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Communications of the ACM


U.S. Women in Computing: Why Isn't It Getting Better?

Georgia Institute of Technology Professor Mark Guzdial

 Jane Margolis and Alan Fisher wrote about their landmark effort to improve the percentage of women in undergraduate computing at Carnegie Mellon University in their 2001 book "Unlocking the Clubhouse."  Their effort was successful, so clearly, it was possible to move the needle, to improve the percentage of women in computing.  Over 10 years later, where are we?

Lecia Barker (of NCWIT and the University of Texas at Austin) shared the below graph with me, pulled from US Department of Education IPEDS data.  As you can see, since 2005, the percent of bachelor's degrees in Computer Science awarded to women has dropped.  Computer Engineering has the lowest percent of degrees going to women among these listed, and Information Systems is plummeting.

When I posted this graph on my blog, Cameron Wilson of the ACM Education Policy Committee shared with me some similar data that he gathered, comparing the number of women graduating with BS, MS, and PhD degrees in CS.  As you can see, the number of women graduating with BS and PhD degrees in CS has dropped across the years shown (well, it's hard to tell with the PhD since the numbers are so low) -- but MS has increased.  Cameron says that virtually all of this is due to foreign students.  There is no increase in MS degrees among U.S. women.

This last week, Reuters reported on a survey of technology firms on women in management positions in their companies.


The number of women in senior technology positions at U.S. companies is down for the second year in a row, according to a survey published on Monday.

Nine percent of U.S. chief information officers (CIOs) are female, down from 11 percent last year and 12 percent in 2010, according to the survey by the U.S. arm of British technology outsourcing and recruitment company Harvey Nash Group.

About 30 percent of those polled said their information technology (IT) organization has no women at all in management. Yet only about half of survey respondents consider women to be under-represented in the IT department.

What's going on here?  We've known about the problem for over a decade, and yet we seem to be making little progress.  Why is that?


Could it be that we in the IT community are not yet convinced that there's a problem?  Improving the diversity of our field is not a problem that can be fixed top-down.  It's improved by changes in individual organizations, in the behavior of individuals. I was shocked at the last sentence in the Reuters quote above.  Only half of the survey respondents think that women are under-represented in their department, when 30% of those polled say that there are no women at all in IT management in their companies?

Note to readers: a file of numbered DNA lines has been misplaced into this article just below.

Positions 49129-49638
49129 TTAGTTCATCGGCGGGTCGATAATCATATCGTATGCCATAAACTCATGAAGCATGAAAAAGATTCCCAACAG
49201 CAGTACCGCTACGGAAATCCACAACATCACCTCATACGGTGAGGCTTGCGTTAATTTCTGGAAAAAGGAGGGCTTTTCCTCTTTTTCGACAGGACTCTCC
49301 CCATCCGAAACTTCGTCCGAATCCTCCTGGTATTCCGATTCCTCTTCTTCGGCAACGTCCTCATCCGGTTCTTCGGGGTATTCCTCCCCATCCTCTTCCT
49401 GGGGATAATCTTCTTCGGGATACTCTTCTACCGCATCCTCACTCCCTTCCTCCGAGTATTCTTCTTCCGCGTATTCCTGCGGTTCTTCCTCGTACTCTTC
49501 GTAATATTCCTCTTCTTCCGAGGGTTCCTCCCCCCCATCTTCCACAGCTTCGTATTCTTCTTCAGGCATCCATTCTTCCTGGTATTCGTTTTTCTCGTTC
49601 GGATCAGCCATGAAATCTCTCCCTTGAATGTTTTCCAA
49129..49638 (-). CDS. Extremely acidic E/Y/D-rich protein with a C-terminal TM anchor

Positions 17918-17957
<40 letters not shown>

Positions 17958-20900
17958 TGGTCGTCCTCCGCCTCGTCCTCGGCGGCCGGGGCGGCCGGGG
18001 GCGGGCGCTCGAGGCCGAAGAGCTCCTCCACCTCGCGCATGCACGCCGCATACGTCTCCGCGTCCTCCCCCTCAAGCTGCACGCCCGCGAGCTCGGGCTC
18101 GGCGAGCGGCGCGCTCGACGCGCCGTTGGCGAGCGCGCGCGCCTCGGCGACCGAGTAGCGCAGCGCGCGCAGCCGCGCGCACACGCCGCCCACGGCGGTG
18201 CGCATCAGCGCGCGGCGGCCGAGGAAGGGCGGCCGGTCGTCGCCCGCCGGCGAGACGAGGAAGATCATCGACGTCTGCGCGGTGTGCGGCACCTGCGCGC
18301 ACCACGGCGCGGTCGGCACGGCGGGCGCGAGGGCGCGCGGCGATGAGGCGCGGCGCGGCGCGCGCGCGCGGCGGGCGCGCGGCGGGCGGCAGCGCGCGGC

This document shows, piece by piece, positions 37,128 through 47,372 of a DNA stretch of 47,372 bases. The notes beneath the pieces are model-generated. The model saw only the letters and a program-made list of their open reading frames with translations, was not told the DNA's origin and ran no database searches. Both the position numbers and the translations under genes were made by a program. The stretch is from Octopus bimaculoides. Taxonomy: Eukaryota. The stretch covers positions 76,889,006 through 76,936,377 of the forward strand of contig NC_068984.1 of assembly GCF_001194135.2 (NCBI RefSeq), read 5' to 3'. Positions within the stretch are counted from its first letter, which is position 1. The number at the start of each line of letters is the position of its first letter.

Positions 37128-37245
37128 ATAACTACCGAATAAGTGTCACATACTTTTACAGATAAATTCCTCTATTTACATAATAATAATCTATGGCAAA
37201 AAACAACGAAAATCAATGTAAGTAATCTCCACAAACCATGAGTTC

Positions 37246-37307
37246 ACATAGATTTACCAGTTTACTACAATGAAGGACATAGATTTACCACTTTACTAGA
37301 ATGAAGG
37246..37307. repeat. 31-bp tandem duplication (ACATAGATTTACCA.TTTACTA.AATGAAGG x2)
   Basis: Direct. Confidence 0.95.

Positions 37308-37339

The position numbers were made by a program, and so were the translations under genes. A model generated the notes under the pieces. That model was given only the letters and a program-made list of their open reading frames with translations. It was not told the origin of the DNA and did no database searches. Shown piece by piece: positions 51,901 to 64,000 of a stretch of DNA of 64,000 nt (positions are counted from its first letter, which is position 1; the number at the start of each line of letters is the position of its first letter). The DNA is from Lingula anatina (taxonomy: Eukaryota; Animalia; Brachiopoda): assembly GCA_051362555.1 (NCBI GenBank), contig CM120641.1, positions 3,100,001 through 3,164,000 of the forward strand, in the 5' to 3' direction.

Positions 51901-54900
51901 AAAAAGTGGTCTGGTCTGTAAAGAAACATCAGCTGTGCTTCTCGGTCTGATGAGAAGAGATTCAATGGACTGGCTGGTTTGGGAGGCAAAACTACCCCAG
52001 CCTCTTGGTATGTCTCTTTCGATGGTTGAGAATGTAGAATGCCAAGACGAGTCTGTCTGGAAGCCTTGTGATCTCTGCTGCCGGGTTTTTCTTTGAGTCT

NCWIT (National Center for Women & IT) has been explicitly tackling the challenge of documenting the need for more women in computing.  They've put together a tool for comparing (a) the number of computing degree graduates in a local region in the US (at the state or congressional district level), and (b) the number of jobs predicted in that same region.  The gap is enormous.  We're not producing nearly enough graduates to meet the needs.

Fortunately, there's hope for solving the problem of too few CS graduates.  We're still not adequately reaching half the population who would be great in CS: Women. There is no innate reason why women should not be half of the CS graduates, e.g., women have the same mathematics ability as men.  I know where we could find a lot more graduates, if we want to make the effort to engage female students, to market computing to them, and to change our culture so that the graduates succeed in their companies -- just as Margolis and Fisher told us over a decade ago.



You have a fascinating definition of "increased." In 2005, there were 5,000 female M.S. grads. In 2009, the number is LOWER. In what way is that an increase?


It is great that you highlight this issue, with 80% of the IT community being male, the more males that see it as an issue will help in creating change, imho. ICT women have been across this for a long time.
There is no one-step solution, it needs to be multi-layered, personalised, creative... but you know this already!

Mark Guzdial

To the first anonymous commenter: Agreed, and my apologies for my inaccuracy. It has increased "over the last three years in the graph."


You're absolutely right that there is no reason a woman would be any less able than a man in IT but how do you account for people's choices?